I don’t know how to say this more clearly: If John McCain can perform during the three debates the way he is performing tonight with Rick Warren, he will win this election. The contrast between him and Barack Obama (who answered the same questions an hour before him) has really been quite startling. In every case, McCain has answered substantively, directly, and with a surpassing command of detail. Obama talked around most issues; perhaps most oddly, he said Clarence Thomas was the one Supreme Court justice he would not have selected because he hadn’t had enough experience (Thomas had been on the federal bench for a year and a half before he was nominated, which is about as long as Obama was in the Senate before he began seriously considering a run for the presidency). Once again, as was true in his debates with Hillary Clinton, Obama has a problem when matters get down to specifics and his rival is better prepared and more comfortable with them than he is.

Saddleback: The Contrast [Rich Lowry]
A fascinating night that gave us a peek at the fundamental contrast between these candidates. They both were very good, but in entirely different ways. Obama was relaxed, reflective, polished, and conversational—truer to the spirit of the event. McCain was energetic and forceful, but relied more on his favorite lines—treating it more like one of his townhall meetings (he had the advantage of an overwhelmingly friendly crowd). Obama was every bit the impressive, likable young man. McCain was the elder statesman telling his best stories. Obama was fluid and comfortable talking about his faith. McCain said the bare minimum about it.But the starkest contrast came as soon as McCain started his half of the forum. Asked the three people he would listen to as president, McCain said right off the bat Gen. Petraeus (Obama had led with his wife and grandmother). It was an immediate signal that this is a man who is concerned first and foremost with matters of war and peace—just as you expect from someone who wants to be president of the United States. Asked when he had bucked his party at risk to his self-interest, McCain rolled off his greatest hits, and went all the back to differing with Reagan on Lebanon (a reminder of how long he has been immersed in national-security issues). It made Obama's answer about promoting an ethics law with McCain seem incredibly weak in comparison. Then, McCain's answer about the toughest decision he had ever made—refusing early release in Vietnam—was riveting and moving.In the first fifteen minutes, McCain had established a moral seriousness stemming from his conduct in Vietnam as a POW and his long-time as a national leader that Obama can't match. Throughout the rest of the night, he brought up Iraq, al Qaeda, and the Georgia crisis, when Obama was more inward-looking. McCain sounded like a potential commander-in-chief, Obama more like a potential friend. This is not to say, again, that Obama was not impressive. But the skills he showed tonight—the thoughtfulness and verbal dexterity—were those of a very talented memoirist, which, of course, he is.As for the social issues, tonight should throw a damper on the notion that Obama is going to make major inroads among evangelicals voters. Why would they vote for his social liberalism couched in exquisite equivocations, when they can vote for someone who agrees with them on most everything like John McCain?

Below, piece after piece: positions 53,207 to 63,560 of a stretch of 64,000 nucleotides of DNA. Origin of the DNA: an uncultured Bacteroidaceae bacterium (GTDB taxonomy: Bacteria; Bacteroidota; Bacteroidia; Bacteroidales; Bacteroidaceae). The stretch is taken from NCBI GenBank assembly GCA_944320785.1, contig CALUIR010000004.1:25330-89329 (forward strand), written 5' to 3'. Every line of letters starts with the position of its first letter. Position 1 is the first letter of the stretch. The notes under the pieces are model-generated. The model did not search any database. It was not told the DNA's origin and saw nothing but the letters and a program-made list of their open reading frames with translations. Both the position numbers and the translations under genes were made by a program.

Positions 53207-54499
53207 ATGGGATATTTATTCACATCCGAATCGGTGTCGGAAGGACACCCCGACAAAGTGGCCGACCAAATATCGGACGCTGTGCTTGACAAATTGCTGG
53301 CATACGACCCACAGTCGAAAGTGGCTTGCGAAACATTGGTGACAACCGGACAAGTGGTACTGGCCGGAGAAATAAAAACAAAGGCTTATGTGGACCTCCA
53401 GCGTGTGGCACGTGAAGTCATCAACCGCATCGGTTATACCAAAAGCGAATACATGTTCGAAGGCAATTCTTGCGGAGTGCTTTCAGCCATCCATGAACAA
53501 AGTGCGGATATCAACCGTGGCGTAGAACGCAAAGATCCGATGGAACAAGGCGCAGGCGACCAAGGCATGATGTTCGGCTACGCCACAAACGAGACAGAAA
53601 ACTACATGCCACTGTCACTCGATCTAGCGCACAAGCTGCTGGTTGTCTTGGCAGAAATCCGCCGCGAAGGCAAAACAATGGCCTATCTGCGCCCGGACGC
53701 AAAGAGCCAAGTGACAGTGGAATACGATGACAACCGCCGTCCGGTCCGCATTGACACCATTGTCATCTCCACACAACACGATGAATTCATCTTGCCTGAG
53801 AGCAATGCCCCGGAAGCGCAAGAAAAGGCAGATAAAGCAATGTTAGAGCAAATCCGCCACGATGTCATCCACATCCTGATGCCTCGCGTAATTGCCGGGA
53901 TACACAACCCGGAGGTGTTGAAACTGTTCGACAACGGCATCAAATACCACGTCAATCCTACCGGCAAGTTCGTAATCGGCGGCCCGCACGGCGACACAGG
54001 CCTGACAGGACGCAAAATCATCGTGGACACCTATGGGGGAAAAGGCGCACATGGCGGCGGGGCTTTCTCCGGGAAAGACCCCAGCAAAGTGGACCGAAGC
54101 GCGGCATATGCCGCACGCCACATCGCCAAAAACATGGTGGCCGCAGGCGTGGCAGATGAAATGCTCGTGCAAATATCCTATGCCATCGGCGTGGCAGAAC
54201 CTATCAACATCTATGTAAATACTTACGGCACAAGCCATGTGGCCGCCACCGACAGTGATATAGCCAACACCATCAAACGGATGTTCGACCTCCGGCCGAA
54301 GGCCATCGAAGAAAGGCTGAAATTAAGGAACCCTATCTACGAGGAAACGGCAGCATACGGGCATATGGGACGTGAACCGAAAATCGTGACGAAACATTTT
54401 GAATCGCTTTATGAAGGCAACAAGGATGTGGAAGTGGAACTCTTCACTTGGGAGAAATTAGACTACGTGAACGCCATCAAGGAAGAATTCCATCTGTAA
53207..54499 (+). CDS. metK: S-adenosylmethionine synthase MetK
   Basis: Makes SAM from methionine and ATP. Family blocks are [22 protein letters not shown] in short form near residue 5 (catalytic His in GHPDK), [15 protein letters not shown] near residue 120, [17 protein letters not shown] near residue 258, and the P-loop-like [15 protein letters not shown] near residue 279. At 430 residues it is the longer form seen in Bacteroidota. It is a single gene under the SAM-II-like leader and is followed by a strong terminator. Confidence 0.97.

Tonight, Tonight, Tonight [Kathryn Jean Lopez]
An e-mail:
I have never liked John McCain. I have followed him closely, which is why I've not liked him.

He has hit a grand slam tonight.

He's making Barry look like the vague, socialist, intellectual that he is, in fact.

McCain...is sounding like an American.

He LOVES our country.

Barry wants to improve it..

Wednesday, August 13, 2008


When will we learn? Words do not deter aggression by ruthless madmen like Hitler, Stalin, Mussolini, Brezhnev, Saddam Hussein, Castro, Chavez, Pol Pot, Mao Tse Tung, Kim il Jong, Ho Chi Ming, and countless others in recent and past history. Words, meaning denunciations however artfully phrased, are powerless to stop aggression.
The current raw exercise of Soviet style imperialism by Vladimir Putin
is further evidence of his true KGB formed character.
Barring Russia from further participation in world meetings of G-8, for example,would send a stronger message than denunciations of
the Russian rape of Georgia.
Putin must pay a price for his madness.
By Jeff Jacoby
The Boston Globe

Wednesday, August 13, 2008


Apartment buildings in the Georgian city of Gori, which was bombed by Russia on Saturday

Henry Kissinger used to say that while it can be dangerous to be an enemy of the United States, to be a friend is fatal. The people of South Vietnam learned that bitter lesson when the United States abandoned them in 1975. The Poles learned it after Yalta, the Hungarian freedom fighters learned it in 1956, the Cubans learned it at the Bay of Pigs. And tens of thousands of Iraqi Kurds and Shiites learned it in 1991, when at the urging of George H.W. Bush they rose against Saddam Hussein, only to be slaughtered when American support never materialized.

We can now add Georgia to that list.

The current President Bush has been a vocal champion of the young democracy in the former Soviet republic. He lauded the Rose Revolution that swept Mikheil Saakashvili to power, he backs Georgia's bid to join NATO, and he traveled to Tbilisi in 2005 to give his "pledge to the Georgian people that you've got a solid friend in America." In return, the Georgians firmly aligned themselves with the United States, sending troops to fight alongside ours in Iraq and Afghanistan and even naming a main road in Tbilisi after Bush. At the White House in March, Saakashvili effusively thanked the president for having "really put Georgia firmly on the world's freedom map."